If you’ve tried to get internet service without TV service from any of the big cable companies — and by big, I mean AT&T, Comcast, Time Warner Cable, and Verizon — in the last few years, chances are they tried to strike this deal with you: keep basic cable with just local channels, and you’ll pay less for the bundle than you would for internet service by itself.

Why bother with such a policy? Because every quarter, big cable has to show its shareholders that this huge cord cutting phenomenon isn’t impacting them they way everyone says it does. “Look, everyone! We only lost 39,000 TV customers last quarter! Our customers are still buying bundles! Our ISP business is growing, too! You should totally add more of our stocks to your portfolio!”

Meanwhile, ESPN has been losing roughly 300,000 subscribers per month this year, and other cable networks are experiencing similar steep declines. What else could explain such a discrepancy other than big cable’s bundle-at-all-costs policy?

That policy has an interesting side effect: broadcast networks are able to keep more customers through cable TV than many cable-only networks. Thanks to the Cable Television Consumer Protection and Competition Act of 1992, broadcast networks can collect retransmission consent fees from cable companies for every customer that receives their channels.

Comcast, of course, benefits twice from convincing customers to pay less for an internet-plus-basic-TV bundle, because Comcast owns NBC and can pour those retransmission fees into its own company. Still, all the big cable companies benefit by being able to show off how many customers still “prefer” bundles to internet-only service, and all the broadcast networks reap the benefits. According to SNL Kagan, broadcast networks are projected to earn $6.3 billion in retransmission fees in 2015, and that number could be as high as $9.8 billion by 2020. CBS, in particular, has publicly stated its intent to collect $2 billion in retransmission revenue by 2020.

Keep in mind this is for TV channels that are available over the public airwaves for free. SNL Kagan projects that these channels could earn an average fee of $1.53/month per subscriber from cable — still a long way from ESPN’s current subscriber fee of $6.61/month, but if ESPN’s customer base continues eroding, broadcast networks just might be able to chip away at ESPN’s huge sports rights catalog.

Consider the Big Ten, which is about to begin negotiating with networks soon for a new deal to begin in 2017. The current contract is divided up four ways:

  • ESPN is currently paying the Big Ten $100 million per year for first-tier rights.
  • Fox owns a majority stake in the Big Ten Network, which has second-tier rights locked up through 2032.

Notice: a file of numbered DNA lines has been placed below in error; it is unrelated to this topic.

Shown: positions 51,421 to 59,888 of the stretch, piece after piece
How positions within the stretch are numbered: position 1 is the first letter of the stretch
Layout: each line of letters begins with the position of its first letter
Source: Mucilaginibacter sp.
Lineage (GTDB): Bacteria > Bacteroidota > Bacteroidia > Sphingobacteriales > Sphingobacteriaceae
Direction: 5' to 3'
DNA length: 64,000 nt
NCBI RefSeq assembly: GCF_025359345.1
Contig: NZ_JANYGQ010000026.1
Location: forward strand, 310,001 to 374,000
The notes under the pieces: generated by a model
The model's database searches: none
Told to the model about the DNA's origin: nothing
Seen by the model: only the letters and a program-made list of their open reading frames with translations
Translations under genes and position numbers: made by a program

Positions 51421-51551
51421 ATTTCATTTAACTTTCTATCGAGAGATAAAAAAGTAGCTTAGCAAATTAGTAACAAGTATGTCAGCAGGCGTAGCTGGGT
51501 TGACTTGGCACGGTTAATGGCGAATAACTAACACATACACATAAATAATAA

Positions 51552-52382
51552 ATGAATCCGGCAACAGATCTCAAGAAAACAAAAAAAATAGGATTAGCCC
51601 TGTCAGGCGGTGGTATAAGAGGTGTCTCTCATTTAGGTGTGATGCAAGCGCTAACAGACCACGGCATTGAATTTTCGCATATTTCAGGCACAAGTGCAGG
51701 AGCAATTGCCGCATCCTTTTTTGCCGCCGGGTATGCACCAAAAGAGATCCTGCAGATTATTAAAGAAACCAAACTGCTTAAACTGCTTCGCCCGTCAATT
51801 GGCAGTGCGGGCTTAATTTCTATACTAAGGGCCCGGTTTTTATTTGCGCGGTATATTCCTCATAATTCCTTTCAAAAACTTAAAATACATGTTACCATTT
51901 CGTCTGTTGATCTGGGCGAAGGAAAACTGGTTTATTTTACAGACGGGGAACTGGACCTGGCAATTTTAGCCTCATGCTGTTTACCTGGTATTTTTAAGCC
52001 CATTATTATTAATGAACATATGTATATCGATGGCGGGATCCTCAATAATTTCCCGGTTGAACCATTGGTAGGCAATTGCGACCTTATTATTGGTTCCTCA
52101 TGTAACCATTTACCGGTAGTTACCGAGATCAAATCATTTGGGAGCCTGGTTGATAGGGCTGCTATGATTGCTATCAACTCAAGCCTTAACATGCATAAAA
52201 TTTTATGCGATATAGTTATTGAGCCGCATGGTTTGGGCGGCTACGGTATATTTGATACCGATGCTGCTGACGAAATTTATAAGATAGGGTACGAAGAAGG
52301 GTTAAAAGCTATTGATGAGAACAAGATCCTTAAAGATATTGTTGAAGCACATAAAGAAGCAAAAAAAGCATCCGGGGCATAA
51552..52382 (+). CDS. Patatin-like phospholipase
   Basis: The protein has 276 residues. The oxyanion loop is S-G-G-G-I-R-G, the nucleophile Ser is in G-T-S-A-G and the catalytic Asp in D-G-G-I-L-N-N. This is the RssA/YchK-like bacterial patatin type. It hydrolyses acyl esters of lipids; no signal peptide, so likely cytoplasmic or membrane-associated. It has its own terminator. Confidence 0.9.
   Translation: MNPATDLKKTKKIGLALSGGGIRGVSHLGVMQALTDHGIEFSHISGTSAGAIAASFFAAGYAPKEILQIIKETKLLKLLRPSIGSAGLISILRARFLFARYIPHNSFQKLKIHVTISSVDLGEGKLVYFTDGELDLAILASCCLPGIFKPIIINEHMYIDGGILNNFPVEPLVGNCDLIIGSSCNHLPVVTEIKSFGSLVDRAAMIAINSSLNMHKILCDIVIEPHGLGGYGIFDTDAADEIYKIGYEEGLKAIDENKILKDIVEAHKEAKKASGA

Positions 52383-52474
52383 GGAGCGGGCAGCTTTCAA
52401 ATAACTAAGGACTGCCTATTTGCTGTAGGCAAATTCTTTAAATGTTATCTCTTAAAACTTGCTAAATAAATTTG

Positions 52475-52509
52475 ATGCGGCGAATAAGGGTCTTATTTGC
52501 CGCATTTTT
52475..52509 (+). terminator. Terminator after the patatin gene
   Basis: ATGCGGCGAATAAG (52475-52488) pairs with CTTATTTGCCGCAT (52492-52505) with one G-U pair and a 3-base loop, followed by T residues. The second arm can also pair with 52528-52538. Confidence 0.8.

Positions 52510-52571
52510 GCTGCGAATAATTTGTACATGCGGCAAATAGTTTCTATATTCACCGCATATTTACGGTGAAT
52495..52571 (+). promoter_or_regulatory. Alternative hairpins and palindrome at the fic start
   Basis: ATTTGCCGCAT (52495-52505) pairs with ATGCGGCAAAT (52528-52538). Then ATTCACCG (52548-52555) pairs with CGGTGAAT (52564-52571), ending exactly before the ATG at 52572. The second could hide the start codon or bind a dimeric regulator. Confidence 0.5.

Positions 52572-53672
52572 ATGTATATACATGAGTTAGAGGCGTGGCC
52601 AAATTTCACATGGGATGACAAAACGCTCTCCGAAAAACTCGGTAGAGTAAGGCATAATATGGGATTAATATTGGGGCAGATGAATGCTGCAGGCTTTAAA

• Fox also pays $24 million per year for the right to broadcast the conference’s football championship game.
  • CBS pays $12 million per year for Big Ten basketball, including the conference tournament.

It wouldn’t be a stretch to imagine the Big Ten’s current broadcast partners emphasizing ESPN’s rapidly declining subscriber numbers to commissioner Jim Delany and asking him how comfortable he is tying his conference’s future to a sinking ship. After all, broadcast TV has always reached more homes than cable, and as cord cutting and cord shaving increases, that gap between broadcast and cable will only grow.

What CBS and Fox won’t tell Delany is that the retransmission fees they collect from cable companies is rising, while ESPN’s subscriber numbers are dropping. Big cable’s bundle-at-all-costs policy allows the broadcast networks to store up a war chest that it can use to pay the Big Ten while ESPN is forced to slash its costs.

ESPN could counter this by offering to air more games on ABC, but having more games on ABC could potentially reduce the value of ESPN’s channels, and the two Disney-owned channels don’t necessarily have the same synergy that Fox Sports 1 has with Fox’s broadcast network. Fox can hammer this point home with its spectacular ratings for the FIFA Women’s World Cup across all its channels. CBS, meanwhile, can point to its high ratings for SEC football games and tell Delany it can do that for the Big Ten, too, and wouldn’t it be valuable to Big Ten coaches to have these games on in the homes of recruits that increasingly can’t afford cable?

And lest we think this is too high a cost to bear for any broadcast network, consider how much CBS and Fox can collect in advertising for big games. Fox collected $40 million in ad revenue for the Women’s World Cup, which went a good way toward paying the first year of its $53.1 million-per-year deal with FIFA. CBS and Turner pay $772 million per year to show the NCAA men’s basketball tournament, but March Madness brought in an estimated $1.07 billion in ad revenue in 2015. Games shown on broadcast channels played a big role in both events, and football games on broadcast networks collect more ad dollars than any other sport.

That ad revenue becomes pure profit when broadcast networks can use the retransmission fees from cable companies to pay for sports rights. If those numbers go up while ESPN’s subscriber numbers go down, we could start seeing changes in the TV sports landscape sooner than we think.

Dave Warner writes about sports and the cable industry at What You Pay For Sports.  Follow Dave on Twitter at @whatupay4sports.

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